Yet despite the new burst of scientific study, solving the problem in the face of an increasing volume of ocean trash seems an almost insurmountable task.
An alliance of 48 plastic manufacturers from 25 countries—all members of the Global Plastics Associations for Solutions on Marine Litter—has pledged to help prevent marine debris and encourage recycling. Several manufacturers are now marketing products made partly from recycled ocean plastics and abandoned fishing gear.
But the consensus among many scientists, including NOAA's, is that cleaning up the oceans can potentially cause more harm than good. Cleaning up micro-plastics could also inadvertently sweep up plankton, which provides the basis for the marine food chain and half of the photosynthesis on Earth.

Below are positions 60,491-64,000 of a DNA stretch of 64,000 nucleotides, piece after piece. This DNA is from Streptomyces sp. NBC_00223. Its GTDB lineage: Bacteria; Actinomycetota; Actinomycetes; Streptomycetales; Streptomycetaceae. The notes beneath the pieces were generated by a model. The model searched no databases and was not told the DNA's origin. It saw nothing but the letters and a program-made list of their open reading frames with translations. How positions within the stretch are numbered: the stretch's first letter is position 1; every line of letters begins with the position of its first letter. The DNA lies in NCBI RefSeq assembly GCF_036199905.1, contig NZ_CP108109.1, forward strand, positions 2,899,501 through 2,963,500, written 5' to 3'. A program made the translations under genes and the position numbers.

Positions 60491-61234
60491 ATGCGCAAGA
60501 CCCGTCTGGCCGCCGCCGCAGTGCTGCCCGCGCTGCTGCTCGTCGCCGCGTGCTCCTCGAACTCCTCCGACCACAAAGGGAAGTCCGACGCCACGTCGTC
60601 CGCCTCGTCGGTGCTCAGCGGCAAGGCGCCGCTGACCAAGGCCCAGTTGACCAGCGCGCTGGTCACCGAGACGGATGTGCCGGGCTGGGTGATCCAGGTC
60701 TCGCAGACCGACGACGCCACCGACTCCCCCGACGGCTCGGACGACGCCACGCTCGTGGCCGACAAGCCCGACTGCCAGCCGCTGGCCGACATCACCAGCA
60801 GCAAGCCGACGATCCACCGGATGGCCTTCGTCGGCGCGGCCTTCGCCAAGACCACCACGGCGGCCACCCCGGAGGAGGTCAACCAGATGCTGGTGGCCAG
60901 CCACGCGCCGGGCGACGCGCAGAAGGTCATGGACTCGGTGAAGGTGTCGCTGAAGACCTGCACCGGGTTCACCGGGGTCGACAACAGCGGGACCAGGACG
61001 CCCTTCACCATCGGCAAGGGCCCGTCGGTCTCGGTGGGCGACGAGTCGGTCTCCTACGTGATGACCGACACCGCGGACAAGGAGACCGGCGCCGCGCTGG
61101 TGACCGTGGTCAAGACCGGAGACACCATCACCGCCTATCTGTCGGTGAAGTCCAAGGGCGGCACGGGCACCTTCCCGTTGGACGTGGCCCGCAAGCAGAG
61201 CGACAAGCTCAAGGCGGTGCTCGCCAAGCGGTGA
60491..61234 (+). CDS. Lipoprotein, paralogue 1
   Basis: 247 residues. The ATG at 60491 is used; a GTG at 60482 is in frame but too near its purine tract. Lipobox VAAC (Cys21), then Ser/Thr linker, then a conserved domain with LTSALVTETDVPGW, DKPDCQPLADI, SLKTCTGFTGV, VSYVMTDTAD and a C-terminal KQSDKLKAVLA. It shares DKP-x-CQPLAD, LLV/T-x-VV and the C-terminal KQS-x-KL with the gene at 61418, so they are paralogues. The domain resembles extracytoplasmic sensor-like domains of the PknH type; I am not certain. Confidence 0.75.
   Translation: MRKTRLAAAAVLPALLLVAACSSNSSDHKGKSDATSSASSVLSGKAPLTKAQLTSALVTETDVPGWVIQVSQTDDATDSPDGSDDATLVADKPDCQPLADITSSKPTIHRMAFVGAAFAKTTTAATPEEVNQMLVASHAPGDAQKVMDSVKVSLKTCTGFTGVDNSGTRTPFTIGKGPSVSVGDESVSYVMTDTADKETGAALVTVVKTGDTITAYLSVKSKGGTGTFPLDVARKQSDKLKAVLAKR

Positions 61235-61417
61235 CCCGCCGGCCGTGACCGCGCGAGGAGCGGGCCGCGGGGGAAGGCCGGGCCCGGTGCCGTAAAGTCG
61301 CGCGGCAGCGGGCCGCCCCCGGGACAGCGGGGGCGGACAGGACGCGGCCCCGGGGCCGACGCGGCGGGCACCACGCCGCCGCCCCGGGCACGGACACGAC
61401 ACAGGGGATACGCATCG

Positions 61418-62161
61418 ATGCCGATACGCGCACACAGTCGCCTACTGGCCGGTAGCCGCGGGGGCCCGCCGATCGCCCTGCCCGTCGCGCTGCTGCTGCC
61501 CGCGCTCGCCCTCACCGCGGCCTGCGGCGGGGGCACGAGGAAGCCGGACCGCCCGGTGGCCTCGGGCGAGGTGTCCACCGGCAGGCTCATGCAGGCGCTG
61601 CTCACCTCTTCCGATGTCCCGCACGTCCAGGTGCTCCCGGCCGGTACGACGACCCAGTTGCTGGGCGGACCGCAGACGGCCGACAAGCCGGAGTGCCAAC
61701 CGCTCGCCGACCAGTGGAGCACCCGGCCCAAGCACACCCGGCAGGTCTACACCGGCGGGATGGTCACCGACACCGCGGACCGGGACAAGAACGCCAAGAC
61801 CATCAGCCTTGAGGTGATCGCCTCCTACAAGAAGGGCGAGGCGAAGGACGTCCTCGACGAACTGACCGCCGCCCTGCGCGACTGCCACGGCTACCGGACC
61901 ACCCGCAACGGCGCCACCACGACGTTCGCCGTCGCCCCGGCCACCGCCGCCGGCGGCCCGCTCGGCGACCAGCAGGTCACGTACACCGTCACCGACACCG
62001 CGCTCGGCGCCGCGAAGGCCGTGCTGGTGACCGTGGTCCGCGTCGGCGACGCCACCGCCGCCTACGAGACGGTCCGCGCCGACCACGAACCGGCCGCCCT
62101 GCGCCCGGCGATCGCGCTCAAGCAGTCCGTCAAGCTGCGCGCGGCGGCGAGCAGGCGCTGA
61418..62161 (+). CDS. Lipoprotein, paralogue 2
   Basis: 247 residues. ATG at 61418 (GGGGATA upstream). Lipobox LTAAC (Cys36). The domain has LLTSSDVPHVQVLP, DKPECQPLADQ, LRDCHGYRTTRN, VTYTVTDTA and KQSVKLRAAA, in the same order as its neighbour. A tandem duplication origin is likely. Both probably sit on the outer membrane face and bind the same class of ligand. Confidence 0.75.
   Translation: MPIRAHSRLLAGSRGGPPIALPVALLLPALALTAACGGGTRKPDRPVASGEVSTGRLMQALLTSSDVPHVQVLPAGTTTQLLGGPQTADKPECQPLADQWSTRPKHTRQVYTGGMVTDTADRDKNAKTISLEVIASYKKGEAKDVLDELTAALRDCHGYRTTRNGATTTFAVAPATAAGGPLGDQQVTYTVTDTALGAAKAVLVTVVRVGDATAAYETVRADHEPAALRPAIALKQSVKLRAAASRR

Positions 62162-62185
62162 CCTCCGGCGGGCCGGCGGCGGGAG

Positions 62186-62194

Ocean trash is driven by currents into loosely formed garbage "patches" that Dianna Parker, a NOAA spokesperson, says are more accurately described as "peppery soup" filled with grain-size plastic bits. The word "patch" suggests a defined size and location, when in fact floating debris is constantly moving, shifting with seasonal weather, and changing in shape and size.
Cleaning up even one of these areas seems impossible. Not surprisingly, the largest patch is in the largest ocean—the Pacific, which covers a third of the planet. The Great Pacific Garbage Patch, as it is known, is often said to be twice the size of Texas. It actually extends, at times, from Japan to San Francisco, and varies in shape and density. According to NOAA, cleaning up less than one percent of the North Pacific would take 68 ships working 10 hours a day for a year.